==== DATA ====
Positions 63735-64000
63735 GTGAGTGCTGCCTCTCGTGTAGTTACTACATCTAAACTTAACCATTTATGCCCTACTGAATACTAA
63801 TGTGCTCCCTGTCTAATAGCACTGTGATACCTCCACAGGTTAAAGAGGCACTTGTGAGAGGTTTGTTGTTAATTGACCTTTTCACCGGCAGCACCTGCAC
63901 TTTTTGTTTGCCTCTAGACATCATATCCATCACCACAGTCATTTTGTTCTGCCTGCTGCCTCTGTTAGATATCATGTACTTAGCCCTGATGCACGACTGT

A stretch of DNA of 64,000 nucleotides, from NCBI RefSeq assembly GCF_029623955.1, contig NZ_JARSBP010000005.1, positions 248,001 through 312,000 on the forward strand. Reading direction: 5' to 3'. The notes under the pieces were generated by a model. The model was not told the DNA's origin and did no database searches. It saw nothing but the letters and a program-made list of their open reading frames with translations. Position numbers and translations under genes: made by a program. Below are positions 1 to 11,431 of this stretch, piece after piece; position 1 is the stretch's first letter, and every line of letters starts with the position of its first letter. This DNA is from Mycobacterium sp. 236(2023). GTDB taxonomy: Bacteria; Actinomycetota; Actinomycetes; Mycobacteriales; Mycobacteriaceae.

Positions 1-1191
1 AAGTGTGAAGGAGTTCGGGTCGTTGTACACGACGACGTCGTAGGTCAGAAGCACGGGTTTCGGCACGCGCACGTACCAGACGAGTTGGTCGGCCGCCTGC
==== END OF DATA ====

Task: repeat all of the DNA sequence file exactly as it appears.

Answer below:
Positions 63735-64000
63735 GTGAGTGCTGCCTCTCGTGTAGTTACTACATCTAAACTTAACCATTTATGCCCTACTGAATACTAA
63801 TGTGCTCCCTGTCTAATAGCACTGTGATACCTCCACAGGTTAAAGAGGCACTTGTGAGAGGTTTGTTGTTAATTGACCTTTTCACCGGCAGCACCTGCAC
63901 TTTTTGTTTGCCTCTAGACATCATATCCATCACCACAGTCATTTTGTTCTGCCTGCTGCCTCTGTTAGATATCATGTACTTAGCCCTGATGCACGACTGT

A stretch of DNA of 64,000 nucleotides, from NCBI RefSeq assembly GCF_029623955.1, contig NZ_JARSBP010000005.1, positions 248,001 through 312,000 on the forward strand. Reading direction: 5' to 3'. The notes under the pieces were generated by a model. The model was not told the DNA's origin and did no database searches. It saw nothing but the letters and a program-made list of their open reading frames with translations. Position numbers and translations under genes: made by a program. Below are positions 1 to 11,431 of this stretch, piece after piece; position 1 is the stretch's first letter, and every line of letters starts with the position of its first letter. This DNA is from Mycobacterium sp. 236(2023). GTDB taxonomy: Bacteria; Actinomycetota; Actinomycetes; Mycobacteriales; Mycobacteriaceae.

Positions 1-1191
1 AAGTGTGAAGGAGTTCGGGTCGTTGTACACGACGACGTCGTAGGTCAGAAGCACGGGTTTCGGCACGCGCACGTACCAGACGAGTTGGTCGGCCGCCTGC